A more robust military social work track debuted at this year’s annual conference of the Society for Social Work and Research (SSWR) that highlighted research by the USC School of Social Work.
Held in the District of Columbia earlier this month, more than a dozen presentations involved school researchers, including nine that stemmed from data gathered by the school’s Center for Innovation and Research on Veterans & Military Families.
The following abstracts were presented by CIR faculty, staff, postdocs and doctoral students:
- Difficulty Adjusting to Civilian Life after Military Transition: The impact on current physical and mental health status in Pre and Post 9/11 Veterans (Sara Kintzle and Carl Castro)
- Military sexual trauma (MST) among veterans in Southern California and associated physical and psychological health, and risk behavior outcomes (Ashley Schuyler, Carrie Lucas, Hadass Moore, Sara Kintzle and Carl Castro)
- Military Sexual Trauma with military transition as a moderator for relationship issues among veterans (Carrie Lucas, Sara Kintzle and Carl Castro)
- An exploration of female veteran’s perception of military service in the context of a male-dominated environment (Sara Ozuna, Ashley Schuyler, Mary Keeling, Sara Kintzle and Carl Castro)
- Health and disability among veterans (Diana Ray-Letourneau, Sara Kintzle and Carl Castro)
- A qualitative study of veteran clients using employment and housing services in Southern California: Exploring the risk factors to persistent employment problems (Mary Keeling, Sara Kintzle, Carl Castro)
- What can specific PTSD symptom profiles tell us about suicidality and non-suicidal high risk behavior in military veterans (Nicholas Barr, Sara Kintzle, Carl Castro and Kathrine Sullivan)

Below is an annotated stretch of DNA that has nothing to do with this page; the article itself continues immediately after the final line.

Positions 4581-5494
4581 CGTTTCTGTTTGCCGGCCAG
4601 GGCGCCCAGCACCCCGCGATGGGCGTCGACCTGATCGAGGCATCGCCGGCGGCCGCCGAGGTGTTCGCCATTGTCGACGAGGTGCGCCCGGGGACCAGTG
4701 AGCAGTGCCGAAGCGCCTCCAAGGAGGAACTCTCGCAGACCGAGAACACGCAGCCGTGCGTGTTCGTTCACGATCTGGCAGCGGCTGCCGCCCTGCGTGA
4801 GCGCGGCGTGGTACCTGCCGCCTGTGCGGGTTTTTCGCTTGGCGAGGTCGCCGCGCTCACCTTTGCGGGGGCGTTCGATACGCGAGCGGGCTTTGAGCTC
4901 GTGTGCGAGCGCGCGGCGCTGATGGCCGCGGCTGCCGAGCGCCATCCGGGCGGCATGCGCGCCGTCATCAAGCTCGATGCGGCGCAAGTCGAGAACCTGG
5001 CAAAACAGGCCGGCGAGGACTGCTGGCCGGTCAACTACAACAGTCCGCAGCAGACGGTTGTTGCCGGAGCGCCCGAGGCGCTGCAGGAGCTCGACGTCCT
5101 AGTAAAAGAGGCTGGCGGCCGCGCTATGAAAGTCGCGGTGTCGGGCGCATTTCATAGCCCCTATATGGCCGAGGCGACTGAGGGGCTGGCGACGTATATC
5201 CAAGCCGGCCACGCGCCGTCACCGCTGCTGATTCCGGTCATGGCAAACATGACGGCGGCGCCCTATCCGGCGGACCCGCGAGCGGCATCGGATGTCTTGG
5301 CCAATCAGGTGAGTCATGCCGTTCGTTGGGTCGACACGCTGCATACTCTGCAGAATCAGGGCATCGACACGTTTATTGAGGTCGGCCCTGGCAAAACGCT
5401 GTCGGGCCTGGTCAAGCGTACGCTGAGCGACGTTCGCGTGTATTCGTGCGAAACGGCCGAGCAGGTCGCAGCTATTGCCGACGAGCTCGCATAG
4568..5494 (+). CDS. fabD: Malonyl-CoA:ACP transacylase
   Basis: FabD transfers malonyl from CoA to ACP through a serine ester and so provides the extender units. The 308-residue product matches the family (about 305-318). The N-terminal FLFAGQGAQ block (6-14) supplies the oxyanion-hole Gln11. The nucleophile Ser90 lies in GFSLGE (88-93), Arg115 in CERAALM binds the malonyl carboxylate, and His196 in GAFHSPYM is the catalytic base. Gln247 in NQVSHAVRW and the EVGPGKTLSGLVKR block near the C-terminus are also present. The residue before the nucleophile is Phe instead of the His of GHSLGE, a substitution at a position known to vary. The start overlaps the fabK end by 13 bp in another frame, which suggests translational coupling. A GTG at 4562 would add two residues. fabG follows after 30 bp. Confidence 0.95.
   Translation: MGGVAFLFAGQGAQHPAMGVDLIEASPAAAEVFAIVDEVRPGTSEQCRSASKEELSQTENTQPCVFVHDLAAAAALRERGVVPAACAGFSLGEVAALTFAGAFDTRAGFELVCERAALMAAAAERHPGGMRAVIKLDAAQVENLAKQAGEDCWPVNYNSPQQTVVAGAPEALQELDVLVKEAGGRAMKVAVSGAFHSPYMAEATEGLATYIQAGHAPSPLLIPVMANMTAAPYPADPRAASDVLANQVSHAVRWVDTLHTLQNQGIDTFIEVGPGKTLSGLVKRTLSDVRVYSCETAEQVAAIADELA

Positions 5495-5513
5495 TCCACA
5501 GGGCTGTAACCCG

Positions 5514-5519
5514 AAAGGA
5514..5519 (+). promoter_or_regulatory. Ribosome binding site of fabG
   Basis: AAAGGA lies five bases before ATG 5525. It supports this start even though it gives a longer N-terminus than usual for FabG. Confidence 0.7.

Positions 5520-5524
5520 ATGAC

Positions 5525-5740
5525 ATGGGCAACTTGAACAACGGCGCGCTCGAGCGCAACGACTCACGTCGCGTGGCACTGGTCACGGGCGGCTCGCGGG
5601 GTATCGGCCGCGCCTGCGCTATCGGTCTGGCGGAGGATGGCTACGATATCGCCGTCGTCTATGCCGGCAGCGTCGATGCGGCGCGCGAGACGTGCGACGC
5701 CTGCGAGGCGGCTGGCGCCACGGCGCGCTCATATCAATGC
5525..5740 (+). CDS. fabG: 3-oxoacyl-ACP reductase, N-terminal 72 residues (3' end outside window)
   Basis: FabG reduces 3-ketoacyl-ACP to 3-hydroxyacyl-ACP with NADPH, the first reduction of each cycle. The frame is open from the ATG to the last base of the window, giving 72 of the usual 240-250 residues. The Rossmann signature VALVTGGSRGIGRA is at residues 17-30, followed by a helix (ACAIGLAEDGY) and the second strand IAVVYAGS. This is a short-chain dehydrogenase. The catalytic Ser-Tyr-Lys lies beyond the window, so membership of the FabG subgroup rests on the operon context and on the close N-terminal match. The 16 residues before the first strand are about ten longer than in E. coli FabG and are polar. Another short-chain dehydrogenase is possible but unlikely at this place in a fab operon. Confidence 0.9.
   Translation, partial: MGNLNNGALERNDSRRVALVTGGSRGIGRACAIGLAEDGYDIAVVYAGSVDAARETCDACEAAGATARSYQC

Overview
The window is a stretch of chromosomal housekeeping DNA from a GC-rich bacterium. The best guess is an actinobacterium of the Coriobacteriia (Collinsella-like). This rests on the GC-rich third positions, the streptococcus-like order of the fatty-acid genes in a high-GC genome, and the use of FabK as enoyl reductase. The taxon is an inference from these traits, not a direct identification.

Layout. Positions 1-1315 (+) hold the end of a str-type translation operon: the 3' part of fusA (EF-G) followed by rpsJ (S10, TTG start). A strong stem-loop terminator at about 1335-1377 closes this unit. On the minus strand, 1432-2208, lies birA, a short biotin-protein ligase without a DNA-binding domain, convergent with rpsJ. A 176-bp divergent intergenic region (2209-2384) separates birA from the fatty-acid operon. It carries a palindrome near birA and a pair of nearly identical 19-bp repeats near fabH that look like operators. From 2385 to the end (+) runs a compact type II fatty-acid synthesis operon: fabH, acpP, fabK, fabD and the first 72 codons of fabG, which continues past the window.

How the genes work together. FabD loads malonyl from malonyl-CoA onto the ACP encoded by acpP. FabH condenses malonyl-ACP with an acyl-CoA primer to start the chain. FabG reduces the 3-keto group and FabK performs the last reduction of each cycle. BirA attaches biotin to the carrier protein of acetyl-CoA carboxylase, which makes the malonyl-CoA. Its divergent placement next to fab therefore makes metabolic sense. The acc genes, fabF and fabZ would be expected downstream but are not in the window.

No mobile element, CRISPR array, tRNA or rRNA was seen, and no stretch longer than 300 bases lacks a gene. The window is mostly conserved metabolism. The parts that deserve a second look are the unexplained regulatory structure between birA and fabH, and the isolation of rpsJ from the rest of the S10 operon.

- The impact of mental health, physical health and previous deployments on the family functioning of veterans (Kathrine Sullivan, Nicholas Barr, Sara Kintzle and Carl Castro)
At this year’s conference, the American Academy of Social Work and Social Welfare also launched the Grand Challenges for Social Work to promote innovation, collaboration and expansion of proven, evidence-based programs aimed at making meaningful progress on some of society’s most intractable problems, like homelessness, income inequality, mental illness and climate change.
Carl Castro, assistant professor and director of CIR, led a roundtable discussion on the grand challenges associated with military mental health. Resulting from a meeting held last year at USC that brought together leading international research centers, these preliminary challenges were identified as “ambitious, yet achievable goals for our nation that mobilize the profession, capture the public’s imagination, and require innovation and breakthroughs in science and practice to achieve.”
Among them are:
- Foster military and family resilience across military occupations and career transitions
- End veteran homelessness
- Eliminate stigma associated with seeking mental and physical health care
- Prevent military and veteran deaths by suicide, unintentional prescription drug overdose, and risky behaviors
- End military sexual harassment and assault
- Cure post-traumatic stress disorder (PTSD)
Other school research presented included work on gang membership among military-connected youth, post-secondary aspirations of military-connected youth, and the use of educational resource guides for military students in public schools.
Visit www.sswr.org/2016-conference-home for more information about this year’s conference.
TOP PHOTO: Sara Ozuna, project specialist; Carrie Lucas, doctoral student, Sara Kintzle, research assistant professor; and Ashley Schuyler, project specialist, at the 20th annual conference for the Society for Social Work and Research from Jan. 13-17 in the District of Columbia.